Computer Buyer's Guide: Beyond The Ivory Tower
Computer Buyer's Guide: Beyond The Ivory Tower
Ali Nasri (Computer Specialist, Mac 911 Inc.) gives expert video advice on: What are the top 3 computer problems you see on a daily basis?; What do you wish your clients knew before calling you? and more...
When did you first start working with computers?
I started about 14 years ago working professionally with computers. I have been working with computers for over 2 years just as a hobby but after I graduated from UCLA, I started working Personal Support Computers in West LA. That's when I got my start with a Mac. I was always a PC guy before that. But once I started working with a Mac I kind of fell in love with the whole system. I was a biology major at UCLA and I was actually a pre-med. I was going to go to medical school but I was taking a year off and Felix, my business partner, he used to be the manager of Personal Support Computers so he said, "Why don't you come work for me during the year that you are off." I went there, and I always loved computers, and it was always a puzzle for me to try to figure out the problem. I really liked it. We opened our own business 1994. Ever since, we have been in Santa Monica doing our computer repair.
What are the top 3 computer problems you see on a daily basis?
Probably the number one problem is system software corruption. The computer's not booting up all the way. And reinstalling the system will about 80 percent of the time fix that problem. Another problem we see are hard drive crashes. People don't back up their data, and unfortunately, hard drives will go bad. It's just a matter of when. Hard drive replacements themselves are not that difficult to do, but if you don't have the data backed up, you have to start all over again, and it's not a good thing. And the third thing is actually mechanical problems with a computer, beyond the hard drive, where sometimes you can have a processor go back, or memory go bad, or power supplies go bad, where the computer won't even turn on at all.
Are computers becoming easier to repair?
Computers are actually becoming more difficult to repair, I think. Desktops are really becoming easier to repair. They are designed well, and it's easier to get into, but laptops are becoming smaller and smaller, and all the parts are being crammed into smaller areas and over the years I've seen laptops get more and more difficult to actually repair.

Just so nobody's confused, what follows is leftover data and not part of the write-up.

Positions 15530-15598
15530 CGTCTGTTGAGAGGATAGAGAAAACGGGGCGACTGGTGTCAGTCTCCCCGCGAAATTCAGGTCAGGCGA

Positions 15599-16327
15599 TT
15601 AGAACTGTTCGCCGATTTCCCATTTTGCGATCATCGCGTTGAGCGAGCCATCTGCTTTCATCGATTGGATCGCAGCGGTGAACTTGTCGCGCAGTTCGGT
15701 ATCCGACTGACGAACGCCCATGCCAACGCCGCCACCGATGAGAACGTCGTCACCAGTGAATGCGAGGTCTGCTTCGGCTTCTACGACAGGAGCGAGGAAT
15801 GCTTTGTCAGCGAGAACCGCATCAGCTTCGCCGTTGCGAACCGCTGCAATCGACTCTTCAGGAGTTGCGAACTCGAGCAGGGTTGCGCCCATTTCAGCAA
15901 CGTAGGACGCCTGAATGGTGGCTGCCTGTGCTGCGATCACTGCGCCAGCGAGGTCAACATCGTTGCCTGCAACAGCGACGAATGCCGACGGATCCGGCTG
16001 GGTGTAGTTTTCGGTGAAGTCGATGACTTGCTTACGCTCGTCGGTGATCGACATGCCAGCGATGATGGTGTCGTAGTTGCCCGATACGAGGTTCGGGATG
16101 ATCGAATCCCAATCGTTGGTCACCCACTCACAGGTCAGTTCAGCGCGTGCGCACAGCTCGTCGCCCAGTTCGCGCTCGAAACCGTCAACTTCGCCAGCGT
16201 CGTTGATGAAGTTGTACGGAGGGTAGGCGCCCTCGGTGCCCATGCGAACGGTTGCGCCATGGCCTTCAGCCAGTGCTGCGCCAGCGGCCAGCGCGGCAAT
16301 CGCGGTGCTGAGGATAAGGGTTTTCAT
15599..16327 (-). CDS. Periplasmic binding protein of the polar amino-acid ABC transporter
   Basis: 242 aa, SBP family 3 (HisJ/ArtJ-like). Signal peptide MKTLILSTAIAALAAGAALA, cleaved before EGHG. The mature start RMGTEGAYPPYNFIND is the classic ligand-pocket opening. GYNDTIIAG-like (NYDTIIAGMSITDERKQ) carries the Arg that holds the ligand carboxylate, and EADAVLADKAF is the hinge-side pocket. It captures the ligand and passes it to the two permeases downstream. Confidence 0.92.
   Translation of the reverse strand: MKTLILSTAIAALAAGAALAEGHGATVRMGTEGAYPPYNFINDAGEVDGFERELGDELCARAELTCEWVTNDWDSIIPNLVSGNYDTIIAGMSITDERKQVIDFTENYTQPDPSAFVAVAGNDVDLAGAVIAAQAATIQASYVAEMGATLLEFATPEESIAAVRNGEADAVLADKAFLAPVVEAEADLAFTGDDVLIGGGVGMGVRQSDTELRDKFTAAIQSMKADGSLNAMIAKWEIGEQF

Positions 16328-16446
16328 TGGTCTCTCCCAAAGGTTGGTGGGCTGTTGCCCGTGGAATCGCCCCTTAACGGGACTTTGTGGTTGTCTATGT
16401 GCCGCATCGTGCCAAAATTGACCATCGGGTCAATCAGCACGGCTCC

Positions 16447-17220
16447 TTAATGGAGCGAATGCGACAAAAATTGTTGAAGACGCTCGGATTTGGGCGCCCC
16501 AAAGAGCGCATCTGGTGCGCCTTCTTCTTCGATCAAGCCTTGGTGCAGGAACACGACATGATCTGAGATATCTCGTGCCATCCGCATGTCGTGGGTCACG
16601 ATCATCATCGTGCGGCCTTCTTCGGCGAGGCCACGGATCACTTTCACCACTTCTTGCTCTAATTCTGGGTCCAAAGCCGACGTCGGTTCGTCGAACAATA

What do you wish your clients knew before calling you?
I think the number one thing I want my computer clients to know before calling me would be to be able to explain the problem clearly. Often, clients bring in machines for us to repair and they tell us the symptom of what's wrong with the computer, but they fail to tell us, for example, how the problem started or how they can reproduce that problem. Sometimes just adding one extra sentence, or being really clear on something, would make the repair job a lot easier for because we know exactly where to focus on. Think how to communicate the exact nature of the computer problem. Sometimes it's difficult because that's not the client's job. Obviously, they're not going to have the terminology or the expertise in describing accurately what's happening. Other times, they think that problems are really easy to fix. We'll have people asking to clean their computers. Do you want us to physically clean it? But what they mean is that it's running really slow. They don't know that when the computer's running slow it could be due to a full hard drive, it could be corrupt files, it could be a defective hard drive or it could be other hardware problems that have gone wrong with the computer. Fixing a computer problem is often not very simple.
How easy is it to back up my data on my computer?
It's very simple. There is no excuse not to back up your system. There are a multitude of backup media that you can use from USB flash drives that plug into your USB port. You can drag and drop your important documents and files on there. You can backup to CDs. You can back up to DVDs. You can back up to external hard drives. Almost all computers will come with at least a CD burner. CDs are real cheap, 5 or 10 cents each. Pop one of those in there and back your files up. When your drive does go bad, you won't have to worry about it.
What is "webmail"?
Webmail is email that is not stored on your computer but it is, rather, stored on the Internet. Examples of webmail accounts are Hotmail, Gmail from Google, or Yahoo mail. Those accounts you establish on the Internet. You can send and receive email no matter what computer you're on. As long as you have a computer that's connected to the Internet, be it a Mac or a PC, anywhere in the world you're at, you can access your email and you can send and receive email because that email account is not on your computer locally. It's stored remotely, and the advantage of that is that if your computer is stolen or crashes, you do not lose your email. You can log into any other computer and have access to it.